A museum on the North Coast 500 tourist route has suddenly shut due to financial issues.
Caithness Horizons in Thurso, Caithness, charted more 416million years of the area’s history and included collections relating to geology, Picts, the Vikings and the history of the Dounreay Nuclear Research establishment.
The museum, which was run as a charity, closed suddenly yesterday (Thursday) with its board of management saying it was no longer sustainable to keep Caithness Horizons open.
An entrance fee of £4 for adults was introduced last year, but it was not enough to save the museum.
Accounts lodged with Scotland’s charity regulator show that Caithness Horizons had an income of £394,429
in 2018 but that its expenditure was around £8,000 higher.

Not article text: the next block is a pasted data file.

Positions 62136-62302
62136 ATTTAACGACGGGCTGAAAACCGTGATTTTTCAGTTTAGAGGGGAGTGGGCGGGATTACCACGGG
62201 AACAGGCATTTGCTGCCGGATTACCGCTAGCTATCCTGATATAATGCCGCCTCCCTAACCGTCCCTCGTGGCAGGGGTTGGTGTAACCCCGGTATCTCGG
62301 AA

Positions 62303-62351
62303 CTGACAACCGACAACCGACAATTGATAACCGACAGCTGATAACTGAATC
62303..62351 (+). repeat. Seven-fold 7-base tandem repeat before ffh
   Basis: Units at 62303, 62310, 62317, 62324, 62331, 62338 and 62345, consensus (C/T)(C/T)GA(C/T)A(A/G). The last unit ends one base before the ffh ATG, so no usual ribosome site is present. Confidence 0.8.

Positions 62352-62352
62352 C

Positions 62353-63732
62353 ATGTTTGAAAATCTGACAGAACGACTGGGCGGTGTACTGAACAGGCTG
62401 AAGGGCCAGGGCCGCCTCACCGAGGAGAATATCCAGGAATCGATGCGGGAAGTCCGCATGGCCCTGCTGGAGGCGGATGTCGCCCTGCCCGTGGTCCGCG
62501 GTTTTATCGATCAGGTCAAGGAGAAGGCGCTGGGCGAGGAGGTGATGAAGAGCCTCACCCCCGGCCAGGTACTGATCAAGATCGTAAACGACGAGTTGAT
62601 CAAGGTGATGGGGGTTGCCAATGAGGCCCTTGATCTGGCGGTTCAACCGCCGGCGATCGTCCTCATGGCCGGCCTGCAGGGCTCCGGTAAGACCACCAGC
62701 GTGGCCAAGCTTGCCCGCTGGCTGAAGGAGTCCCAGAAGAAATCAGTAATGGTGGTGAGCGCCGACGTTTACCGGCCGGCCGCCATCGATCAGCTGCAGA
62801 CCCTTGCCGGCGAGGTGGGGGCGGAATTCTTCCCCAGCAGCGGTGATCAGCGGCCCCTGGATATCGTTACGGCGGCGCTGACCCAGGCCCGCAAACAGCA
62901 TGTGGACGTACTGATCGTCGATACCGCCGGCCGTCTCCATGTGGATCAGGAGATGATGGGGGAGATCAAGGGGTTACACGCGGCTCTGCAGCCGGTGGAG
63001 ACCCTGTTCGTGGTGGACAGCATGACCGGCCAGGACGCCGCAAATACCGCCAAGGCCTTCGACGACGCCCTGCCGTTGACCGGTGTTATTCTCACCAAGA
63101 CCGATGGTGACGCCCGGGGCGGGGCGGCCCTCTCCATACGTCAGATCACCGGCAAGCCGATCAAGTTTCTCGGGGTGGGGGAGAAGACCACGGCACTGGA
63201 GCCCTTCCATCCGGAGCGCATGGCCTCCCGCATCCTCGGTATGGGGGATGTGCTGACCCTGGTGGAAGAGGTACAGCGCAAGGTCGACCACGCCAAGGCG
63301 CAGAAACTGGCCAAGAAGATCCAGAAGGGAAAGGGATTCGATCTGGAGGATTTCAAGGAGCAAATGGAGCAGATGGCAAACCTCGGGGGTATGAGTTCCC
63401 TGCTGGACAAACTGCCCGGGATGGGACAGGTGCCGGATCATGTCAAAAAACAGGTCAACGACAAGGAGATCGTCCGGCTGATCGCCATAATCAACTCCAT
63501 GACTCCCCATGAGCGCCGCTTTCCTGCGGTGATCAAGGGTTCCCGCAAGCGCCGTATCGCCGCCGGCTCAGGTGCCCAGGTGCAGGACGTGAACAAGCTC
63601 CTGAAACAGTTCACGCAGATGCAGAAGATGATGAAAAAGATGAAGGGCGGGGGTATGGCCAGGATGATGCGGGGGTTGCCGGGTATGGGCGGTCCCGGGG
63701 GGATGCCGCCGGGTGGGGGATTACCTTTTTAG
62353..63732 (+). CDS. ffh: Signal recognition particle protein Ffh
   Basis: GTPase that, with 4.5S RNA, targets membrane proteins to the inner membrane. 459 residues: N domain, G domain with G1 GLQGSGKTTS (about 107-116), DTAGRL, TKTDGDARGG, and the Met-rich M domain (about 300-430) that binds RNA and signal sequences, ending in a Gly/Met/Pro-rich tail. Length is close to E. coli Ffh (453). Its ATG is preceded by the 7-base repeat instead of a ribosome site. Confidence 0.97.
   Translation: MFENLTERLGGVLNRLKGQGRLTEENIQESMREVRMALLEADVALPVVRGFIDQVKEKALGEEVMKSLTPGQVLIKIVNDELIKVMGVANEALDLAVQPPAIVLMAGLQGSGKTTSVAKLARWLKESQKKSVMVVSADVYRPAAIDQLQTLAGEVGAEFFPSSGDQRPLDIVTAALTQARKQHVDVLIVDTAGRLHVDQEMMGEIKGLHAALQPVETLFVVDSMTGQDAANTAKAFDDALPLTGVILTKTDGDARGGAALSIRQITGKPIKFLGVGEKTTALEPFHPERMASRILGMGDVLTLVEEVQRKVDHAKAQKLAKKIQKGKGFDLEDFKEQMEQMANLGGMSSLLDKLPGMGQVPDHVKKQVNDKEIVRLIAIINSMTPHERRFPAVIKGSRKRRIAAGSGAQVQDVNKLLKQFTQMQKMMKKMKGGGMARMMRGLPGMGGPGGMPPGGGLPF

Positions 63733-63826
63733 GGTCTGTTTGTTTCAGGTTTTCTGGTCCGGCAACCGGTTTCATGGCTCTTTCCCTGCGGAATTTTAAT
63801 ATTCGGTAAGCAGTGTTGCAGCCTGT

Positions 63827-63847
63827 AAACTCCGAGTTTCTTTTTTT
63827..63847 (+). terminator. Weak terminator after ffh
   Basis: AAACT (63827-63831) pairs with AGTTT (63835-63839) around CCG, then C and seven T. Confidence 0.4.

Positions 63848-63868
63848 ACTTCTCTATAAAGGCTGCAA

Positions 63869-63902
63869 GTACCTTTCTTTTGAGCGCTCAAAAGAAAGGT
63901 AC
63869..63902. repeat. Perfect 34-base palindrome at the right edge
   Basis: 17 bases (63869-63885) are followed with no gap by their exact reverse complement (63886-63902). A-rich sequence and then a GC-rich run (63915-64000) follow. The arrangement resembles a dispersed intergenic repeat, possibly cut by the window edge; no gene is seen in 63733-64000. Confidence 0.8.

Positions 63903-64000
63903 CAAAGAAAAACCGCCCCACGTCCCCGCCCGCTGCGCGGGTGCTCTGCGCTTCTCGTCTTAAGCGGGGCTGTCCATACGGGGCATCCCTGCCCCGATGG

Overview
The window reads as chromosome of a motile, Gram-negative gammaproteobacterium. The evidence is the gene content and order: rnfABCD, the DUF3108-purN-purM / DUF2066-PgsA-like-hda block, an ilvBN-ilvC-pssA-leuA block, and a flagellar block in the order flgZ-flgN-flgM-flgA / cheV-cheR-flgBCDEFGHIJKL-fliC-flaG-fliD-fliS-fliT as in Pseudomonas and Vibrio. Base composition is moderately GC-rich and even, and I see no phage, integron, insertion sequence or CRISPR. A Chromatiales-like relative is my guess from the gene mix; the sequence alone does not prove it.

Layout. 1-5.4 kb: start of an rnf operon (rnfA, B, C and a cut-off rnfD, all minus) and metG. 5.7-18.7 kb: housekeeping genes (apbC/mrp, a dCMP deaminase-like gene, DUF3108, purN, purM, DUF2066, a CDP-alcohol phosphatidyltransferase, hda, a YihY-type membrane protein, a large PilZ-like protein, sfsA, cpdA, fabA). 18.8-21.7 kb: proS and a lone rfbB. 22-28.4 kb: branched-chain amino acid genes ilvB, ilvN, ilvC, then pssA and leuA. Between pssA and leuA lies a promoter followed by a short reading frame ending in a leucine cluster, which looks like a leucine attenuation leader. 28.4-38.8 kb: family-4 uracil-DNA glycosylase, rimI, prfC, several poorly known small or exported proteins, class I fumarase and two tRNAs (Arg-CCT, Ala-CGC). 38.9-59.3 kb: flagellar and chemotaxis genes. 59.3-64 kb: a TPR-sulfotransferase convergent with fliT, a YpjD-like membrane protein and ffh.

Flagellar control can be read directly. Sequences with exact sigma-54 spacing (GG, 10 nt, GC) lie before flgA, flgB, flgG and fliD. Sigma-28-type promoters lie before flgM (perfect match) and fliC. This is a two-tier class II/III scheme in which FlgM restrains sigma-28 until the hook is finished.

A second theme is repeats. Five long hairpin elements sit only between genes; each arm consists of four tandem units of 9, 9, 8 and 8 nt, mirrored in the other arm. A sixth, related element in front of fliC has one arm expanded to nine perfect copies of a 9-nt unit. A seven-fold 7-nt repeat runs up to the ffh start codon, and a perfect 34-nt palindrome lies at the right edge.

News of the closure has been met with dismay by residents and others working in the heritage sector.
The Caithness Broch Project said in a Facebook post that the closure was a “punch in the guts” for the area.
Another user commented: “This place is one of the wee gems way up north. So disappointing to hear news that it’s closing so suddenly.”
Another added: “I hate the way my hometown is becoming”.
In a statement, management thanked everyone who had supported the museum over the last 11 years.
The statement added: “This is a particularly difficult announcement for our remaining staff and we want to pay tribute to everyone who has gone above and beyond to try and make it a success, whether staff or volunteer, past or present.
“Over the years, the Caithness Horizons team has worked hard to ensure that our local culture and history has been shared.”
The museum is based in the town’s old town hall.
Highland Council, which owns the building, said it was in discussions with museum management about the future of Caithness Horizons.
The local authority added it had not cut any funding for the museum.